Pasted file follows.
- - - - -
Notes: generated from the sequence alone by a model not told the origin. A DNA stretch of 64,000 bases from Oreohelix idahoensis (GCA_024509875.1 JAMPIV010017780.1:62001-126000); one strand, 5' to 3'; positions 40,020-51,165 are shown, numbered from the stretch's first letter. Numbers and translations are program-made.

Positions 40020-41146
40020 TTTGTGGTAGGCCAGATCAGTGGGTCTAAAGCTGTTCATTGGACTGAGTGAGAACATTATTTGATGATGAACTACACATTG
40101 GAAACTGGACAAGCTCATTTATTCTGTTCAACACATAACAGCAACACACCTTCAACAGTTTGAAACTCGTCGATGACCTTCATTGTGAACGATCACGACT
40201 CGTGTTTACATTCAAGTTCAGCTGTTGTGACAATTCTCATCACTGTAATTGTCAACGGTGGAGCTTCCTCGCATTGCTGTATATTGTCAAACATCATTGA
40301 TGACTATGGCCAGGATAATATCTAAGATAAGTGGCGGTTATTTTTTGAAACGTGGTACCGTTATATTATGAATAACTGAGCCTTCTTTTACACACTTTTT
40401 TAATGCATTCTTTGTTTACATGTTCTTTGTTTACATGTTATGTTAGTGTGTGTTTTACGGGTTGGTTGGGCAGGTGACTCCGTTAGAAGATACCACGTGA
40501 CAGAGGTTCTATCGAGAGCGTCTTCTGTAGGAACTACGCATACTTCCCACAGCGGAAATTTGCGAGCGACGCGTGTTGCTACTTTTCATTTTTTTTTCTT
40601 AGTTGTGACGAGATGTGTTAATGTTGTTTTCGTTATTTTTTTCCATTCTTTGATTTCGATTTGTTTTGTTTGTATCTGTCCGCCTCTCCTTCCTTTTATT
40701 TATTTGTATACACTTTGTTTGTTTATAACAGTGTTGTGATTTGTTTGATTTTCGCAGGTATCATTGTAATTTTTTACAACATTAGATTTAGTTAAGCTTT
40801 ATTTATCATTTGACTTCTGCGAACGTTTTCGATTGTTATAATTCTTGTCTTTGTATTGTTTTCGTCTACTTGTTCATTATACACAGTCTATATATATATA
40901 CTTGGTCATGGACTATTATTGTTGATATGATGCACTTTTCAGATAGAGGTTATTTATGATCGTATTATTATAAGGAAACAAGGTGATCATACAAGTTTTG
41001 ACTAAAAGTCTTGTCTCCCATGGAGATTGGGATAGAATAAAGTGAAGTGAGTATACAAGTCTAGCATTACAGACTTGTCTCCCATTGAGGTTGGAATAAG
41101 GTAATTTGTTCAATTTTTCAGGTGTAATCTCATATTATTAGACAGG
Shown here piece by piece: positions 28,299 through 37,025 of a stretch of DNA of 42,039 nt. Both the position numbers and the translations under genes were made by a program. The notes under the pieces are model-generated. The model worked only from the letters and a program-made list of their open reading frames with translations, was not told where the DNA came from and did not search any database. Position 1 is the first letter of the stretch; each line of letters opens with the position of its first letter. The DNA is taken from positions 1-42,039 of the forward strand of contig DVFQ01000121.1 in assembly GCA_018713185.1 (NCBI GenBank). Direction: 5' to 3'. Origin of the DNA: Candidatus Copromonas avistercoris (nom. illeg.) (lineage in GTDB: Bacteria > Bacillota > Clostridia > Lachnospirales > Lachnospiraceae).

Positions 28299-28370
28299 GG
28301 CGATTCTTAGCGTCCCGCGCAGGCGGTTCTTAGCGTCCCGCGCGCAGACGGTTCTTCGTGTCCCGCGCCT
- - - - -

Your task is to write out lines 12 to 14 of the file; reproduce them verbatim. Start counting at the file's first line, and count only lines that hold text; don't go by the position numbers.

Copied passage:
40901 CTTGGTCATGGACTATTATTGTTGATATGATGCACTTTTCAGATAGAGGTTATTTATGATCGTATTATTATAAGGAAACAAGGTGATCATACAAGTTTTG
41001 ACTAAAAGTCTTGTCTCCCATGGAGATTGGGATAGAATAAAGTGAAGTGAGTATACAAGTCTAGCATTACAGACTTGTCTCCCATTGAGGTTGGAATAAG
41101 GTAATTTGTTCAATTTTTCAGGTGTAATCTCATATTATTAGACAGG